I Love Lemon Curd…..and Chardonnay from the Casablanca Valley

Recently I went to the Harrogate Flower Show at the Great Yorkshire (everything in bloody Yorkshire is bloody “great” apparently!) Showground.  Amongst the commercial stands selling everything from gardening gloves and phallic water features, to clothes and picnic hampers, there was an odd display of flowers….and the usual bit of local produce…

Now you’ve all been there.  The twee little stands where grannies used to sell their home made pickles and marmalade – well guess what?  Yep, they have been replaced by commercial organisations making a profession out of attending shows and selling mass produced jam.  Actually that’s a bit unfair – there are still some good ones to buy from, just make sure you taste first.

So I found some marvellous lemon curd which brings me to tonight’s wine.  My regulars have been following my travails (and travels) through a Wine Society mixed case.  Typical of their region and (with apologies to Kenny Everett) “at the best possible price” they represent a typical wine of a given region.

Did I ever tell you about my visit to “Typico Canario”, a restaurant somewhere on Fuerto Ventura.  Can you guess what sort of food they served?  Can you guess what the English couple next to me ordered?  Can you imagine why they were offended to be told that egg on toast was not on the menu?  The English abroad can be embarassing.  I wouldn’t mind but the resort was full of places doing English fried food with a cup of tea or a flat warm beer.

So back to wines typical of their region.  I am ever more impressed by this case of different wines from around the world linked only by the Wine Society buyers.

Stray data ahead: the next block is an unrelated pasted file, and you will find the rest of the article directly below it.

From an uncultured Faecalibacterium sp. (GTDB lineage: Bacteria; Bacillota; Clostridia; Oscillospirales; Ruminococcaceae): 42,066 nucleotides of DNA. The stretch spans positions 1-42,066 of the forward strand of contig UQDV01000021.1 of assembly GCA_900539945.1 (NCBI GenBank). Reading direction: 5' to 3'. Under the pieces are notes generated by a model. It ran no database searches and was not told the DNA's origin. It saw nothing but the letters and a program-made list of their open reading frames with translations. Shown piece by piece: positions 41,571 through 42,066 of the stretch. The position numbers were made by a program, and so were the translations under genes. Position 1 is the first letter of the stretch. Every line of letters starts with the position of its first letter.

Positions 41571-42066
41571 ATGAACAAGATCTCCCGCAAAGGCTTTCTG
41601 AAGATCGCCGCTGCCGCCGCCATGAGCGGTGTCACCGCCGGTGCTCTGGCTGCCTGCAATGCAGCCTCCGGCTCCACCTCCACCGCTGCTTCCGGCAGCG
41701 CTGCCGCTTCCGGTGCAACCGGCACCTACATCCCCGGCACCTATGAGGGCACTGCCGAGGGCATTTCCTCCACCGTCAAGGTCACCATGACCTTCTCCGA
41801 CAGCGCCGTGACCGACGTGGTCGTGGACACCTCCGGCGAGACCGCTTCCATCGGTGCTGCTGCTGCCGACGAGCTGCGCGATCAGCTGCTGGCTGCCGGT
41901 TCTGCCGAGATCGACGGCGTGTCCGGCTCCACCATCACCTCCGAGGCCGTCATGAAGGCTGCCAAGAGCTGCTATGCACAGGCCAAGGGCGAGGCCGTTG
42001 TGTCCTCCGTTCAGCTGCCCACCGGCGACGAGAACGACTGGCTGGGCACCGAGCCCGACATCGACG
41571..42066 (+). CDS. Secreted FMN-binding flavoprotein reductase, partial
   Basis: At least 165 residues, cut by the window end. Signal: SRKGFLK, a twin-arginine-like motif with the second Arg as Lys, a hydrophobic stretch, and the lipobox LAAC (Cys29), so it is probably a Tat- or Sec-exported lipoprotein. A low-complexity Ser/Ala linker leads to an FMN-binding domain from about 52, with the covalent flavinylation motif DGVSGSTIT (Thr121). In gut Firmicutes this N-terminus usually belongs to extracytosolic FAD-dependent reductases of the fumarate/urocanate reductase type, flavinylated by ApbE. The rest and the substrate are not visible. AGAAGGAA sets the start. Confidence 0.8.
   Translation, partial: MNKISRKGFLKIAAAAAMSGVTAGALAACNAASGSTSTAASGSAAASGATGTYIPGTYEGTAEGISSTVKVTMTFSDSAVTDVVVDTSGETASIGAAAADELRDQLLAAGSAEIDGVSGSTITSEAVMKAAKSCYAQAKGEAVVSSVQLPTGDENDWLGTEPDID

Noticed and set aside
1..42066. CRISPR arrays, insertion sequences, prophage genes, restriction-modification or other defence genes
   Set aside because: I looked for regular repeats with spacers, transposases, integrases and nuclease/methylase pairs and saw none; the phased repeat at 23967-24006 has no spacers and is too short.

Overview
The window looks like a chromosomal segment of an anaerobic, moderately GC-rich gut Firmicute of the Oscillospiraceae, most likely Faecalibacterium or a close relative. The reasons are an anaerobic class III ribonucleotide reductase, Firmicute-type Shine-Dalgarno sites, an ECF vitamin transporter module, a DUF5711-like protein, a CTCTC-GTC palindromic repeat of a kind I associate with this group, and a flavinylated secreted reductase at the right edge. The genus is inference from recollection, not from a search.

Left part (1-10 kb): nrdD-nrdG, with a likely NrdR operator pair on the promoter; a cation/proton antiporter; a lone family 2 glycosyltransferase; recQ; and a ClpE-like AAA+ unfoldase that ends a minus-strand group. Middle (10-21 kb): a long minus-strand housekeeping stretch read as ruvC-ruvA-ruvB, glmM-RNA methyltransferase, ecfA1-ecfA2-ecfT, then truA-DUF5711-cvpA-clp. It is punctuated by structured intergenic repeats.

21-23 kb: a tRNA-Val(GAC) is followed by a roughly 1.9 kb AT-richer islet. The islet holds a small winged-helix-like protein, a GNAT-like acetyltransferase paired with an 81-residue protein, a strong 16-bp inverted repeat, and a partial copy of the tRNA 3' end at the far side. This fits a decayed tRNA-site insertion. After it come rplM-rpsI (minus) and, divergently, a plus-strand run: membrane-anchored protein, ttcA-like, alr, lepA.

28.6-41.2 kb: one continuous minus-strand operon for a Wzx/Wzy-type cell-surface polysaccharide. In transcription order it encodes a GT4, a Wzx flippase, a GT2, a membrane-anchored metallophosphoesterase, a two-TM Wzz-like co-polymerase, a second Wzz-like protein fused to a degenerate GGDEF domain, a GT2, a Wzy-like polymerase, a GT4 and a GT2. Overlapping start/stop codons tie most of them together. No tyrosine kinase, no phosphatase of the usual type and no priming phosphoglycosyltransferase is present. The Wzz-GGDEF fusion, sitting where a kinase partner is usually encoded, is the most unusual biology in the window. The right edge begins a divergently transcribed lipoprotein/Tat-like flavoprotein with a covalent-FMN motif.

Chilean Chardonnay…..with my novelty collection of punk memorabilia coasters (for some reason). 

This one, the Society’s Exhibition Chardonnay from Casablanca Valley 2005, was another gem!  Lemon curd on vanilla ice cream was my assessment.  I don’t know where the label writer tasted a “lightly honeyed palate” I found it much more exciting and zingy than many Burgundy Chardonnays.

Aged in oak, I discovered that the wine is made by the excellent CONCHA y TORO.  At 14% it’s a full bodied white, but I liked it immensely.  Recommended at 12-14 degrees (I actually would drink it a bit colder) it’s a page 3 stunna (page three on the Wine Society’s recent mailing). 

Is it Chile in Yorkshire?  On the day of the Flower Show it was 21 degrees Celsius!  Record April temperatures.  If this global warming continues, I am going to plant some Pinot Noir and a little Chardonnay in my garden.  And then order some more wine from the Wine Society…

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